#11 – Bonus: My panda ate my homework.

Common Excuses Panda Bear
No, this guy did not eat your homework. The other one might have, though.

Short term:

Pandas have better things to do than eating homework. That’s what hamsters do.


Let your panda know next time he does eat your homework, he has to do it for you.

you want to check out “Become an Idea Machine”, you can do so here.

Last challenge: Click me!

What is this challenge about? This link will teach you more.

And to get back to the main page, you can click here.

What are some common excuses you encounter?

How do you deal with excuses?

Thanks for reading and let me know in the comments below!

(First image taken from Wikimedia Commons)

How to be motivated to write 10 ideas

That’s a good one, even though I personally almost always want to do them. Because I discovered writing as a passion. Maybe that’s the key. Make every effort to love what you do.

Disregard “do what you love”. If you do that, you will be productive in any situation.

One way to keep on going on days you really don’t want to is to announce on twitter that you are about to write down your ideas. Another way is having a buddy around.

Here is a list of 11 other ideas that could work for you to get you motivated to do anything. I hope they are useful for you! Workout, talking to people when you don’t feel like talking, gratitude habit…

How to be motivated Sloth
Sometimes eating leafs seems to be the best idea around

#1 – Just focus on the first step.

Continue reading “How to be motivated to write 10 ideas”

10 New Spanish Words

So this was a somewhat odd exercise from “Become an Idea Machine”, yet I liked it:

Because I have never had to be so creative.

The exercise was to find 10 new word creations in Spanish.

And I barely speak any Spanish! I do speak German. Fluently. Doing this exercise in German would not be any challenge.

So I have to use a dictionary. This is what I will do:
I think about two different German or English words.
I translate them into Spanish.
I put both Spanish words together to create a new word.

Today will prove that you don’t even need to speak a language to create new words in it (as long as you have a dictionary)!

Or it will be a complete failure. A failure that we had fun bringing about. So either case, we win.

Spanish Words BMW Isetta
Yes, that’s a BMW too – and a hell of a fun one to drive at that! Name is Isetta, and the whole front is a door that opens.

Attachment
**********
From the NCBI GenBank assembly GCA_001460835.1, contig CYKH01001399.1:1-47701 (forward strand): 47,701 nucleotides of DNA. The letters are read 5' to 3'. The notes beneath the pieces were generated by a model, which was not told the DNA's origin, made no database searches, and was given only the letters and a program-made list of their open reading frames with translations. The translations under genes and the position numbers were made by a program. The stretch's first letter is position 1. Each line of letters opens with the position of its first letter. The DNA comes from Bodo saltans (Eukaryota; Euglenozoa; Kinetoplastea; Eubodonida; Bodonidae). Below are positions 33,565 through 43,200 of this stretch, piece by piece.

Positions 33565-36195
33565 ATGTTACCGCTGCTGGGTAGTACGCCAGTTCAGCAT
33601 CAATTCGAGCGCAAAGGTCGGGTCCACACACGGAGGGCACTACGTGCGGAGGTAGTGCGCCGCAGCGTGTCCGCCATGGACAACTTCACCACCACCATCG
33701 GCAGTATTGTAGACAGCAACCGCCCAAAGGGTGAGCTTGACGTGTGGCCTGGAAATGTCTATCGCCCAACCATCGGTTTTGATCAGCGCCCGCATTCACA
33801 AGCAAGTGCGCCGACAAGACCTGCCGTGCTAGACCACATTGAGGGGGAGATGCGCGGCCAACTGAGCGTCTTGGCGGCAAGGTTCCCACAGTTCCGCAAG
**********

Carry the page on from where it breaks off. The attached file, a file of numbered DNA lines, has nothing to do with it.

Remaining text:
#1 – Deleitrigir

Continue reading “10 New Spanish Words”

12 Crazy Ideas

Last time, I talked about how ideas are the new currency.

Now, let’s hear some crazy ideas!

In “Become an Idea Machine”, Claudia Altucher talks about a microwave that works on the outside.

Or the simple notion that people just stopped complaining and took charge of their own lives instead. Crazy, right?

Crazy Ideas Christmas In Summer
How about Christmas In summer?

#1 – Christmas celebration in summer.

Continue reading “12 Crazy Ideas”

Twelve Ways In Which Ideas Are The New Currency

Money is valuable, because we can exchange it directly without further effort on our part.

It gives us immediate access – to important people, medical supplies and treatment, nice houses, cars and other gadgets.

How do you make money? By starting a business and selling a product. Or by working for somebody else as an employee.

These routes are nowadays changed. Being an employee is riskier and riskier, since corporations usually don’t keep people forever.

And starting a business is easier than ever.

In the past, that process required more than just an idea. You needed money to pay the rent for a brick and mortar business.

So you needed investors – and thus, they had the power to elevate or bury your entrepreneurial dreams.

Nowadays though, you can start an online business with about $100 – $200/year.

To develop a product and start a business, money has lost its importance. Now truly the better idea wins.

Now, ideas are cheap!, you may say. Yes. If by ideas you mean ‘spontaneous thoughts’, then you probably think of the same thing everyone else is thinking.

If you come up with 10 ideas a day though, you will realize that it becomes considerably harder after the first 1 – 3 thoughts that drop into your mind.

And that is when ideas become really valuable and give you an advantage. They start replacing money as currency.

What are twelve ways in which ideas are a new form of currency?

Ideas Are The New Currency No Die
Ideas are valuable. Don’t let them die.

#1 – If we can think it, we can do it.

Continue reading “Twelve Ways In Which Ideas Are The New Currency”